Genetic Risk of Breast Cancer

It’s not an easy thing to hear when you are diagnosed with breast cancer. It’s challenging physically and emotionally.

People wonder why they got it, especially those who lead healthy lifestyles.

That begs the question: do genetics play a role in breast cancer risk?

1. What is cancer?

Cancer covers a variety of diseases that are characterized by uncontrolled cell growth and spread. 

Cell growth and division are controlled precisely in normal circumstances, but sometimes, there are genetic mutations that can disrupt this balance. 

This can cause unregulated cell proliferation, likely invading nearby tissues.

2. What is breast cancer?

Breast cancer originates in breast tissues. 

This includes: 

  • lobules or milk-producing glands
  • ducts or channels that carry milk to the nipple
  • connective tissue

Most common breast cancer types are:

  • Ductal Carcinoma: Begins in the ducts.
  • Lobular Carcinoma: Starts in the lobules.

This cancer can be invasive. It can spread into surrounding breast tissue or non-invasive (in-situ) that can remain confined to the ducts/lobules where it began. 

3. What role do genetics play?

Genes are DNA segments. They provide instructions for making proteins that regulate cell functions; we inherit two copies of each gene – one from each parent.

Mutation in specific genes (proto-oncogenes and tumor suppressor genes) can cause cancer by disrupting the normal regulation of cell growth and survival.

You can inherit these: 

  • from your parents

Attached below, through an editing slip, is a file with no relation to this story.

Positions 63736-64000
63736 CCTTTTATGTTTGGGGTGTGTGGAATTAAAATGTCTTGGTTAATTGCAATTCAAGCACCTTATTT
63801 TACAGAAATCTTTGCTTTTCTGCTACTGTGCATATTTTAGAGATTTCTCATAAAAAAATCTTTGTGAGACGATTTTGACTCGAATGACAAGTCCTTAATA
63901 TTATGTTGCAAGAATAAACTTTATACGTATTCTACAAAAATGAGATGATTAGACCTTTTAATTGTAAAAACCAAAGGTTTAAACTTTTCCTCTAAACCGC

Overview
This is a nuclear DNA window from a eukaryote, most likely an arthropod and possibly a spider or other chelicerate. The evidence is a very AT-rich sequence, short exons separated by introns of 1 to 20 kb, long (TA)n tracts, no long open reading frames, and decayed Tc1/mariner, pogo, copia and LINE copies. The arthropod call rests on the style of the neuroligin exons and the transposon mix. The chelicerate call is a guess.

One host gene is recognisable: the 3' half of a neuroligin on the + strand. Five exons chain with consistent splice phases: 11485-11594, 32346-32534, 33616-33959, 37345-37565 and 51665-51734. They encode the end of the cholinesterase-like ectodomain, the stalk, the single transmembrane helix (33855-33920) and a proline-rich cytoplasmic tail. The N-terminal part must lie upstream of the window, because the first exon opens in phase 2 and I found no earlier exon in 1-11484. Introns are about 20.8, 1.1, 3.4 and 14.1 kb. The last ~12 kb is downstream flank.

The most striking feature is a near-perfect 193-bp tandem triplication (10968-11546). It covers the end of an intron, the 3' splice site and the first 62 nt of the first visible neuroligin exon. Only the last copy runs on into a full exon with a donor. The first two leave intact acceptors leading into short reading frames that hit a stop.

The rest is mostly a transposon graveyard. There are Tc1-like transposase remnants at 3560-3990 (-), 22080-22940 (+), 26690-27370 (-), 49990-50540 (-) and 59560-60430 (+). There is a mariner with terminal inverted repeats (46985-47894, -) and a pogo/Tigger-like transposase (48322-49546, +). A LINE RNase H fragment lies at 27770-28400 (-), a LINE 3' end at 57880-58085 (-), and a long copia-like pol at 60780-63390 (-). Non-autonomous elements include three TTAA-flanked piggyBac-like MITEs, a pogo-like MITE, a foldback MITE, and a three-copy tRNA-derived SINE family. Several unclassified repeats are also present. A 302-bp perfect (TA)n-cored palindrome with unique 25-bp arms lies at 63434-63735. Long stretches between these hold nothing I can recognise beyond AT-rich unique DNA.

• because of DNA replication errors
  • because of exposure to carcinogenic substances

4. Genetic Factors

5 – 10% cases are hereditary and genes associated the most with increased breast variant cancer risk are: 

  • BRCA1 
  • BRCA2

Those women who have harmful mutations in these genes have up to a 70% chance of developing breast cancer by the time they are 80. 

Other genes that are linked to a higher risk of breast cancer are:

  • PALB2
  • TP53
  • PTEN

Mostly, breast cancer results from DNA damage that happens over a lifetime, causing mutation in breast cells. 

There are also some lifestyle factors like alcohol consumption, physical inactivity, and obesity that can increase the likelihood of these mutations. Age is not far behind, mostly diagnosed in women over 50.


Your doctors may recommend different diagnostic tests to check for a lump or other concerning changes to be detected in the breast:

  1. Mammogram: a low-dose x-ray of the breast to identify abnormalities.
  1. Ultrasound: uses sound waves to produce an image of the breast tissue to look for a lump and whether it is solid or fluid-filled.
  1. MRI: magnets and radio waves give a breast image. It’s generally used for high-risk women or to further evaluate suspicious findings.
  1. Biopsy: a sample is removed from the breast cells or tissues for microscopic examination. The standard method is a core needle biopsy.

If breast cancer is confirmed, additional tests will help to find out about the tumor’s stage and its specific characteristics for further treatment decisions.

Parting Thoughts

This is not to say that all breast cancers are directly inherited or hereditary. But you can’t ignore the fact that genetic factors do influence breast cancer development risk. 

Most of these cancers come from changes in breast cells over a period of time. This could be for a number of reasons as we mentioned.

So, if you have a family history of breast cancer, particularly among close relatives like your mother or sister, you should discuss your risk with a doctor. Some people may be advised to get genetic testing.

Even if you’re not considered at risk, as a woman of any age, you should take steps to lower the chances of breast cancer. Look for early detection through healthy lifestyle choices and regular screenings.

For more information, visit Canadian pharmacy

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